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Robbie Greenfield’s Oman Adventure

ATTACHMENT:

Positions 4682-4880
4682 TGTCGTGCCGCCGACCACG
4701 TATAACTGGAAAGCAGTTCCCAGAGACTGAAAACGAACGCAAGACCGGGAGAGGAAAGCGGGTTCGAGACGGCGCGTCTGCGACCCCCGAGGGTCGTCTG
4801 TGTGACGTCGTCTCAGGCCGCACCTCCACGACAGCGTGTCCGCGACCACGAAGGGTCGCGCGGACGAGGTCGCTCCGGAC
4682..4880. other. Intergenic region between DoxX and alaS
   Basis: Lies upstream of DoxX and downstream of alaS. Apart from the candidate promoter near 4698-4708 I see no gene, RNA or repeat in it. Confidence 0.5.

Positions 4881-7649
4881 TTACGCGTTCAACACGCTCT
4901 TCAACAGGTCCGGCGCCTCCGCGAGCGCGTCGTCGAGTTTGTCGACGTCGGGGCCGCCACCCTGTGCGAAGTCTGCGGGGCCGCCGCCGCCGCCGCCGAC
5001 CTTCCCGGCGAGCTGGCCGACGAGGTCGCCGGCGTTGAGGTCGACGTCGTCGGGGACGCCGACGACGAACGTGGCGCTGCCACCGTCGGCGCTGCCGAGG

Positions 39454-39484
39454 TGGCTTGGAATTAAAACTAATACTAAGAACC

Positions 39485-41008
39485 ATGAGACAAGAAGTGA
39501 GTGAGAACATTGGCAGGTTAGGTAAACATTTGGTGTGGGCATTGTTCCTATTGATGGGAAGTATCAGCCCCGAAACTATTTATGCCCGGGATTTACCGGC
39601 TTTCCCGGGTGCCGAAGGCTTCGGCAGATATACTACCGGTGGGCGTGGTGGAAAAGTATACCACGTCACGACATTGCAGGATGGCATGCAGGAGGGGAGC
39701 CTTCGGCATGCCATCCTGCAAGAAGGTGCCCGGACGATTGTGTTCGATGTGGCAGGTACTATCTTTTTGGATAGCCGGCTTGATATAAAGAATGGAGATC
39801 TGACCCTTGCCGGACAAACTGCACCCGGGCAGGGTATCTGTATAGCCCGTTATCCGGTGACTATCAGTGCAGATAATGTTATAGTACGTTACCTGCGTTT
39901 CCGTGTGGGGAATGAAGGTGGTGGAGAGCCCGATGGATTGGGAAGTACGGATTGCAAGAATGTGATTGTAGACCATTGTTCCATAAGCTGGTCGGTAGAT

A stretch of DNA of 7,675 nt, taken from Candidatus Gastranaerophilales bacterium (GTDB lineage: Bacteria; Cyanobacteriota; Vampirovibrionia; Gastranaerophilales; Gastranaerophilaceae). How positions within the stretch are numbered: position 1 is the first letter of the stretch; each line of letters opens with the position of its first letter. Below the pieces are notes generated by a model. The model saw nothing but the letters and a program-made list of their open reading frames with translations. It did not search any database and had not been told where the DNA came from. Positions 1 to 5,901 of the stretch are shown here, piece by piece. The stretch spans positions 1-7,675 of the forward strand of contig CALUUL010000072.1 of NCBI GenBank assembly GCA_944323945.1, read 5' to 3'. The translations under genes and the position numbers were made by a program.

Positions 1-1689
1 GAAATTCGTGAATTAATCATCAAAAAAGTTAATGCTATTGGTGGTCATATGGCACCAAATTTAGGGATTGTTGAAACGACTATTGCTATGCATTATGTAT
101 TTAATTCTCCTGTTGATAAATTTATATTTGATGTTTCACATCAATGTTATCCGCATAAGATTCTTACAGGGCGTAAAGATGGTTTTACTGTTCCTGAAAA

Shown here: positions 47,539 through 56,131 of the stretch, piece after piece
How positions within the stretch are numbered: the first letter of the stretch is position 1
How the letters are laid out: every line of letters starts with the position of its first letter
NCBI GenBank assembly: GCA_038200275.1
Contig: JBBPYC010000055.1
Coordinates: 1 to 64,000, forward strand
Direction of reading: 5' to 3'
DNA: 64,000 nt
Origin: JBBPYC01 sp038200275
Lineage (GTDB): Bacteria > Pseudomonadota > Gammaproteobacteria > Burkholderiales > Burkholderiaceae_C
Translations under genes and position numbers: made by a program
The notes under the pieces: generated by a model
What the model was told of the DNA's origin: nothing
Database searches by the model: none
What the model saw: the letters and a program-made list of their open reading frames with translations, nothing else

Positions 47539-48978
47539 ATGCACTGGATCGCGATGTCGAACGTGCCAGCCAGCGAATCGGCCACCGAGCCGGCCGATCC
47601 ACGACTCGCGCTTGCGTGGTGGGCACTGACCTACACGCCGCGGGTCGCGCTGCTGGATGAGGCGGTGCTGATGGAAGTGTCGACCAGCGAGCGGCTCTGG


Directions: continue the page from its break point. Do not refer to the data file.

<p>For a day that had begun at the ungodly hour of 3.30am, it had all been going rather well. Passport control at Hatta had been painlessly negotiated en route to a weekend of golfing exploration in Muscat, and we had reached the final border checkpoint.</p><div>&nbsp;</div><div>Thirty-six holes of gritty match play on the far side of the Arabian Peninsula would crown an inaugural Sultan of Swing, the unofficial and somewhat generous accolade we had bestowed on this contest, bearing in mind that I comprised half of the field.</div><div>&nbsp;</div><div>With only one man standing between me and glory I would normally have been confident of bringing home the (turkey) bacon, were it not for the fact that Barry Cotter was that guy. Ever since our junior days this seemingly innocuous Irishman has been my personal golfing nemesis, bringing equal measures of bulldog-like determination and smug superiority to the role. He had already had the temerity to christen his new counter-weighted putter the ‘Scourge of Oman’ and had probably memorised his token offer of commiseration.</div><div>&nbsp;</div><div>But before I could attempt to buck this lifetime negative trend we had to get into the country, and this was not without difficulty. As we pulled up to the last border gate, we were accosted by a bearded blockade who demanded car insurance, sending the usually unflappable Cotter into a state of panic. While I wondered whether this loss of composure could infect his golf game, we were forced to employ the unreliable method of begging to gain access to the sultanate. It worked on this occasion, but a valid insurance document is probably a safer long-term bet.</div><div>&nbsp;</div><div>With some sound planning, a trip to Oman should be spared this arbitrary brush with authority, and from a golfing perspective, whether you choose the one-hour flight or the five-hour drive from the UAE, the sultanate’s appeal is growing rapidly. As recently as 2009 Oman didn’t even have a grass course, but over the past 12 months it has gone from being a destination where golf is a side option, to somewhere that you would actively go to play.</div><div>&nbsp;</div><div>This is principally down to the opening of the stunning Greg Norman design at Almouj at the beginning of last year, which coupled with the four-year-old course at Muscat Hills, now makes for 36 holes of varied and challenging play. The Ghala Valley Golf Club, a former sand course built on the bed of a dried up river wadi that cuts through an arid gorge at the foot of the Hajar mountains, is the country’s third and final grass course, and will play host to a MENA Tour event later this year.</div><div>&nbsp;</div><div>Although there are still less than 1,000 registered domestic golfers, Muscat is starting to make its presence felt in the professional game. Just a few weeks before the MENA Tour rolls into town, Almouj will host the National Bank of Oman Golf Classic, an official Challenge Tour event. Strong rumours indicate that these tournaments are precursors for the arrival of the European Tour, which may stage its limited field Volvo Golf Champions event at Almouj as early as next year.&nbsp;</div><div>&nbsp;</div><div>Either way, Greg Norman’s championship layout has radically altered the country’s golfing prospects and a fourth course has been tabled that will bring even more diversity. Golf in Oman is indeed going places, which after our promising start was more than could be said for us, thanks to several major roads that failed to make an appearance on SatNav, and a set of directions to Ghala Valley that read like an IQ test.&nbsp;</div><div>&nbsp;</div><div>After a few unplanned detours through some derelict housing estates we arrived at the club, where we were greeted by resident pro Jay Townsend, a laid back Australian who is looking forward to taking on the best of the Challenge Tour on his home turf. Jay told us that several new tees had been installed ahead of the MENA Tour’s visit. “It can be a little short out there,” he warned us. “If you get your driver going, you’re hitting a bunch of sand wedge second shots.” I am still wondering what course Jay was referring to, because the only flicks I had were those to ward off the local hornets that followed me dutifully around the front nine.&nbsp;</div><div>&nbsp;</div><div>It’s probably worth putting Ghala Valley into context, because it does not match the calibre of its closest comparable rival, Muscat Hills, and Almouj is on another level entirely. But converting a sand course to a grass layout is no mean feat, and GV’s playability is testament to a job well done. Flat fairways and the uniform, basic style of bunkering offer clues as to the course’s previous incarnation, but leaving the inconsistent putting surfaces aside, this should make for an interesting venue when the MENA Tour players visit Oman for the first time. In places it is very tight off the tee, notably on the par 5 fourth hole and the eighth, where the fairway is largely obscured by a tree just 80 yards or so from the markers.</div><div>&nbsp;</div><div>Having warmed to our task (to the tune of about 44 degrees) it was time to head to Almouj, the jewel in Oman’s golfing crown and a Greg Norman layout unique to the Middle East. ‘Modern links’ is an overused term that has become a fashionable marketing tool for new golf courses built within a vague proximity to the coast, but while Norman’s course doesn’t play like a true links, its outstanding aesthetic beauty and run of terrific seafront holes more than justifies the hype.&nbsp;</div><div>&nbsp;</div><div>Only a year old, the playing surfaces are still maturing, but the impressive artificial dunes that overlook many of the holes give the impression of an well-worn track. Almouj is also by some distance the windiest course I have played in the Middle East, backed by head professional Jamie Wood’s observation that it gets ‘a bit fresh out there’. By that he meant a five-club crosswind that devastated my scorecard and left my hopes of a sultanhood in jeopardy.</div><div>&nbsp;</div><div>Barry, on the other hand, was going about his business with the self-assurance of a man who is convinced beyond doubt that the result was a formality.</div><div>&nbsp;</div><div>Such is the strength of the prevailing wind at Almouj that it can radically alter the character and difficulty of each separate hole. While our 165-yard tee shots on the par 3 fourth required the best of strikes with a 4-iron, the downwind 5th called for distance control with a well-placed tee shot and a sand wedge approach. It's hard to complain about a golf experience as exhilarating as this, but both of us found the greens to be a let down. In fairness to the course, this was probably in large part due to the time of year and the imminent visit of the Challenge Tour, but the putting surfaces were notably slow when compared with the top venues in the UAE. Maybe we were nitpicking, but such was the quality of the rest of the experience that with good greens, I am sure this golf course would be challenging the very best in the region at the head of the Golf Digest Middle East rankings. In the second, fourth and 14th, it has some of the most dramatic par 3s in the region, not to mention coastline par 4 closers nine and 18 that will examine every facet of your game.</div><div>&nbsp;</div><div>Somewhat unexpectedly after my dreadful start, I had fought my way back into the match to close the opening 18 just one down, but the omens weren't good at Muscat Hills the following day, when my very first shot sailed majestically out of bounds. It was to be a long afternoon, battling the twin demons of a malfunctioning swing and an opponent who seemed to have his ball on a string. As the cheerful conversation in our cart began to dry up like one of the crusty riverbeds that bisects the course, Cotter's clinical birdie on the ninth hole saw him out in level par and left a little reclaimed pride as my only realistic back nine target.&nbsp;</div><div>&nbsp;</div><div>Muscat Hills lacks the grandeur and the wow-factor of Almouj, but it's nevertheless well worth its place in this one-two combination. There isn't a course in the UAE that can match MH in terms of the natural surrounding terrain that comes into play on so many of the holes. In a region that lacks changes in elevation, the dips, slopes and rock quarries on this course ensure that no two holes play the same.&nbsp;</div><div>&nbsp;</div><div>Operating out of a temporary clubhouse since its launch in 2009, plans for a plush new facility have finally been signed off and should result in a late-2014 opening date. It's yet another example of a golf destination on the upswing, and one that now offers a strong alternative to UAE golfers in search of a change in scene. My only advice would be that if you plan on adding a competitive element to your visit, don't invite the kind of guy who would leave the following message on his facebook feed:</div><div>&nbsp;</div><div>"Sadly it was another embarrassing episode for the BBC as, not the first time, they chose the less prestigious golf event to concentrate on. You will all be pleased to hear that the people's champion prevailed at Muscat Hills and is now also the Sultan of the Swing. You should all get the event in the diary for next year."&nbsp;</div><div>&nbsp;</div><div>&nbsp;For the record, I am still refusing to call him Sultan.</div>